Because it takes the config backup from a few KB to a few MB.

    @marvosa:

    As more and more of these posts are showing up…. I think it's safe to say that these particular issues (auto upgrades changing architecture on execution) should no longer be considered isolated incidents and the logic for the update/upgrade tool should be revisited.

    They're not, but they're all user-induced. Don't hard code your auto-update URL, and if you do, make sure you do it to the right architecture.

    In 2.3+, it's impossible to change architectures inadvertently since the custom firmware URL no longer exists and pkg won't use a different architecture (unless you go to a lot of trouble to manually hack things).



  • They're not, but they're all user-induced. Don't hard code your auto-update URL, and if you do, make sure you do it to the right architecture.

    You've mentioned the auto-update URL before, but just to be clear, when you say "Don't hard code your auto-update URL", is that directed towards the end user or the devs?  Because in my case, the "auto-update URL" was not touched.  OP, can you chime in on whether you changed or modified the "auto-update URL"?  While it's possible he did, I suspect his answer will align with mine.



  • @cmb:

    Had a hard coded update URL set to the wrong architecture in the config. At defaults, it won't ever change architecture.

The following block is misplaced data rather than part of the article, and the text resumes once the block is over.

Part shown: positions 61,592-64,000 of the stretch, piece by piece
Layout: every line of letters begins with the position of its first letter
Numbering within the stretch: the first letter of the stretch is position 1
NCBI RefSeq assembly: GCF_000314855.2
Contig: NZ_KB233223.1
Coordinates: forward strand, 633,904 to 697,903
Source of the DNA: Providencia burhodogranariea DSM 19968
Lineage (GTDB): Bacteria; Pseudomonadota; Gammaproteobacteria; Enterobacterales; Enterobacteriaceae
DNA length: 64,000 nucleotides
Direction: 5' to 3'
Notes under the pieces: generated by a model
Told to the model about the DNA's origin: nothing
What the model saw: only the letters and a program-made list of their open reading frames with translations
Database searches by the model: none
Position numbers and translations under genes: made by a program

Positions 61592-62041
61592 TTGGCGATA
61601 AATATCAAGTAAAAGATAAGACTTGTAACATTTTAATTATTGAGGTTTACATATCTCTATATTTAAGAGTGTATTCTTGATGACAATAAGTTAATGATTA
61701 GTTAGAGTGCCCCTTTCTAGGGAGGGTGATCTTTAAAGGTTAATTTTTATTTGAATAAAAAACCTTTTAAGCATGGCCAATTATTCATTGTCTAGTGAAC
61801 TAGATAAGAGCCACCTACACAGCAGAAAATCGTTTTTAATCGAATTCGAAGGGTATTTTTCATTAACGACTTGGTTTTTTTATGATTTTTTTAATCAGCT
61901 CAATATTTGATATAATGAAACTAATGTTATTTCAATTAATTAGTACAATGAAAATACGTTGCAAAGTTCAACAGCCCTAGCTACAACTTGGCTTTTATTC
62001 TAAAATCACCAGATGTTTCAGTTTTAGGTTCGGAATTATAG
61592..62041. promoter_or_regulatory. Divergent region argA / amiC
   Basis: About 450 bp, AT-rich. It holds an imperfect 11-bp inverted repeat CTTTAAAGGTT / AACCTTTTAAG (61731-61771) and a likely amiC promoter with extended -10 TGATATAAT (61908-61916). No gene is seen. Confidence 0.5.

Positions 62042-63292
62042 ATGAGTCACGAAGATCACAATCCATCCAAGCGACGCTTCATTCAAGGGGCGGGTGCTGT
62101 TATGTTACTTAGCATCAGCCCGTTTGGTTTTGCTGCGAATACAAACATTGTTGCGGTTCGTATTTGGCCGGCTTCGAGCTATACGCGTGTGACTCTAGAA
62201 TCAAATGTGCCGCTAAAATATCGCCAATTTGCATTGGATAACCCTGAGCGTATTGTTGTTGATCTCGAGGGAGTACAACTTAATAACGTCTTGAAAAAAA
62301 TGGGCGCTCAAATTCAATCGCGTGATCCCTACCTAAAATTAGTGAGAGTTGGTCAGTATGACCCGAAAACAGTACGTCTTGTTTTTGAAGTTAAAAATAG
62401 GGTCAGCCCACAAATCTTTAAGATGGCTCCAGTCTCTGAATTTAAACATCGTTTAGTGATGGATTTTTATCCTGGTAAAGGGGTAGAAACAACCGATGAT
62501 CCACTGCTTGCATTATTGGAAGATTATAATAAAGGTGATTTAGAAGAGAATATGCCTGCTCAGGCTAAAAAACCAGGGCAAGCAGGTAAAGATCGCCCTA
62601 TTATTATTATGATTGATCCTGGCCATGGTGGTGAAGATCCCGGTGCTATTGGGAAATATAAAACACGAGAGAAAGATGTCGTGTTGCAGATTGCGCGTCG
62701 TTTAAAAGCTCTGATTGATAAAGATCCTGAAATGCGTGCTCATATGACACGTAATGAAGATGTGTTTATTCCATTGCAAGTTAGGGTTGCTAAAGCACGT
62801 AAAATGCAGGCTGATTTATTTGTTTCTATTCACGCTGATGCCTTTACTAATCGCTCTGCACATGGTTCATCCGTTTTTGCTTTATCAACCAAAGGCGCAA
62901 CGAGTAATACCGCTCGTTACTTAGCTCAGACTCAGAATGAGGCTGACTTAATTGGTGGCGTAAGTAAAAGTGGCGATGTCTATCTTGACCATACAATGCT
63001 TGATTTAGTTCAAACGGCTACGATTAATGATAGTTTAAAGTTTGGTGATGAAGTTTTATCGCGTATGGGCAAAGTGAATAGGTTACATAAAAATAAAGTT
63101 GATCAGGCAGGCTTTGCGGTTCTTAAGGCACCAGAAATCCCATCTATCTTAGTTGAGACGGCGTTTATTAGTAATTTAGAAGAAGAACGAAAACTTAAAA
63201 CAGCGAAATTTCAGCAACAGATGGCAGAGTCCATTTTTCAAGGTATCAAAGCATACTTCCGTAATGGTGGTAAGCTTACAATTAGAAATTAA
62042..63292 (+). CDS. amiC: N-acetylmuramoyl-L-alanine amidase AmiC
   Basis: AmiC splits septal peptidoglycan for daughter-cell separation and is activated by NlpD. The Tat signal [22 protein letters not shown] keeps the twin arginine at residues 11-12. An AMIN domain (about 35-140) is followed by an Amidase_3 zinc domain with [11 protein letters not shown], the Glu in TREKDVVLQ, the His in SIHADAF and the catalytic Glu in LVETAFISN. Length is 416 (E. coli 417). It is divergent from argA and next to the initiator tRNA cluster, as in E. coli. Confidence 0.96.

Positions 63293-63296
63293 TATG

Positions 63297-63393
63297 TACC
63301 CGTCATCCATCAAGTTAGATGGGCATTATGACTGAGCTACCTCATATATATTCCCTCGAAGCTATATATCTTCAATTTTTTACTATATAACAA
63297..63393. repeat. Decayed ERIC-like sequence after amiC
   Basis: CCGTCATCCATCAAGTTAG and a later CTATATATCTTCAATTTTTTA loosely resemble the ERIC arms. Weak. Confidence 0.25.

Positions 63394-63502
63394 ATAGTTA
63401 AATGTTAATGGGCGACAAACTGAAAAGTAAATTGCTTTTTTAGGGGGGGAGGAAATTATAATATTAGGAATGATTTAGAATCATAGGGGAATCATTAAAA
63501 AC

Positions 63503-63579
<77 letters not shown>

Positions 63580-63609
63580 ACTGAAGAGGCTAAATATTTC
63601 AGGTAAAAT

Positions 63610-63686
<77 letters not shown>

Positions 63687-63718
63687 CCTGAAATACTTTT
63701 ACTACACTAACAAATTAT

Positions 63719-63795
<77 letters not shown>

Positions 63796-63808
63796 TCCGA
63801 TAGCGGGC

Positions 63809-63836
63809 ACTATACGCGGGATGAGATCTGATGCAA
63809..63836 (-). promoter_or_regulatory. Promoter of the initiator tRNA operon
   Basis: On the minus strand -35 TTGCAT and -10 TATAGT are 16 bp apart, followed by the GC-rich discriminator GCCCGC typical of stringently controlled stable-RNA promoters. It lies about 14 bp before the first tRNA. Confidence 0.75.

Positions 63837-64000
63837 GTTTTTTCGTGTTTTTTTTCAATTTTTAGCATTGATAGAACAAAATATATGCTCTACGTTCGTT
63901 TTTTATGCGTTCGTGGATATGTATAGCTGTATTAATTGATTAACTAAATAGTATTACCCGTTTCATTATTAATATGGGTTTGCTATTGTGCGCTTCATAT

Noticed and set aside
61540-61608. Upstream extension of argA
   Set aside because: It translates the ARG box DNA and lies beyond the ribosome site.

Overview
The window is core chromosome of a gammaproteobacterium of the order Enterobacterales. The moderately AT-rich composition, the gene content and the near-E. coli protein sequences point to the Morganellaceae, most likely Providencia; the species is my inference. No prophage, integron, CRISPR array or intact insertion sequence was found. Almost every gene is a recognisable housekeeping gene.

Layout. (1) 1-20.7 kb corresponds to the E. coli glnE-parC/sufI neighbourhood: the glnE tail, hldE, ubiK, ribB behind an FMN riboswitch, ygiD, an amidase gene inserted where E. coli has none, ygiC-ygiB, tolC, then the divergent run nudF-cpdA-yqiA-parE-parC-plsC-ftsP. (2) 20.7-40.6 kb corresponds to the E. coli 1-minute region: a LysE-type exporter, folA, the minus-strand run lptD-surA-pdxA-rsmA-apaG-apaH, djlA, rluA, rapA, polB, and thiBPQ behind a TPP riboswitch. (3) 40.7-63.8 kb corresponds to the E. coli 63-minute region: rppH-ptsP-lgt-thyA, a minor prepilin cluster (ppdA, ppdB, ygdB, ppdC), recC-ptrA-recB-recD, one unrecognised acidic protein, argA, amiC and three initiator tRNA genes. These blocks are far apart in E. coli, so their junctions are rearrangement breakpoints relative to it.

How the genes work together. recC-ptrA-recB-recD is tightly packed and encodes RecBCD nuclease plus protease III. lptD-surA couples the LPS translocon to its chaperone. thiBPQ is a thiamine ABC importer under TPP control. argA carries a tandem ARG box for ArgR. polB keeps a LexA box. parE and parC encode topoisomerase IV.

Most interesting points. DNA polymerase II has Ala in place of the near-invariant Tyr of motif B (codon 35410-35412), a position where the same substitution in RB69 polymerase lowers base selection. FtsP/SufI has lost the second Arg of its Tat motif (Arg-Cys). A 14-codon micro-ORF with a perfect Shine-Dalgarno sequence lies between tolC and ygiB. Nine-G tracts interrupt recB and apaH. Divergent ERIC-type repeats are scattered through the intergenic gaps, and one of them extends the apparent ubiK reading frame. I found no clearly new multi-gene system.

I bet that is what happened then. A while back the system started to error out while checking for updates. I then setup an update URL which seemed to be working fine up to this point.

    I'm now running the stable release of 2.3_1.



  • Very interesting….  I, however, did not modify any update settings.



  • @marvosa:

    Very interesting….  I, however, did not modify any update settings.

    System>Firmware, Updater Settings tab, you had "Use an unofficial server for firmware upgrades" set and a URL there. Often it's left over from when someone wants to follow snapshots. Then that config is restored to new hardware that's then running 64 bit, and on the next upgrade it obeys your update URL there and switches you to 32 bit.

    That setting no longer exists in 2.3, but verify it on other pre-2.3 systems before you upgrade.

    It's impossible to change architectures via auto-update if that box isn't checked.



  • @cmb:

    @marvosa:

    Very interesting….  I, however, did not modify any update settings.

    System>Firmware, Updater Settings tab, you had "Use an unofficial server for firmware upgrades" set and a URL there. Often it's left over from when someone wants to follow snapshots. Then that config is restored to new hardware that's then running 64 bit, and on the next upgrade it obeys your update URL there and switches you to 32 bit.

    That setting no longer exists in 2.3, but verify it on other pre-2.3 systems before you upgrade.

    It's impossible to change architectures via auto-update if that box isn't checked.

    I've been running PFsense since 2009 on v1.2.3 and can tell you without a shadow of a doubt that I have never upgraded to a Alpha/beta/RC/Dev release ever, so there would've been no reason for the auto-update url to be on anything but default as I only run stable releases.

    Your explanation for how this issue could happen is completely rational, understandable and fits in the OP's case…. but I'm just saying if that is indeed what happened, the setting must have been flipped by some other process in the system because the auto-update URL was never modified manually in my case.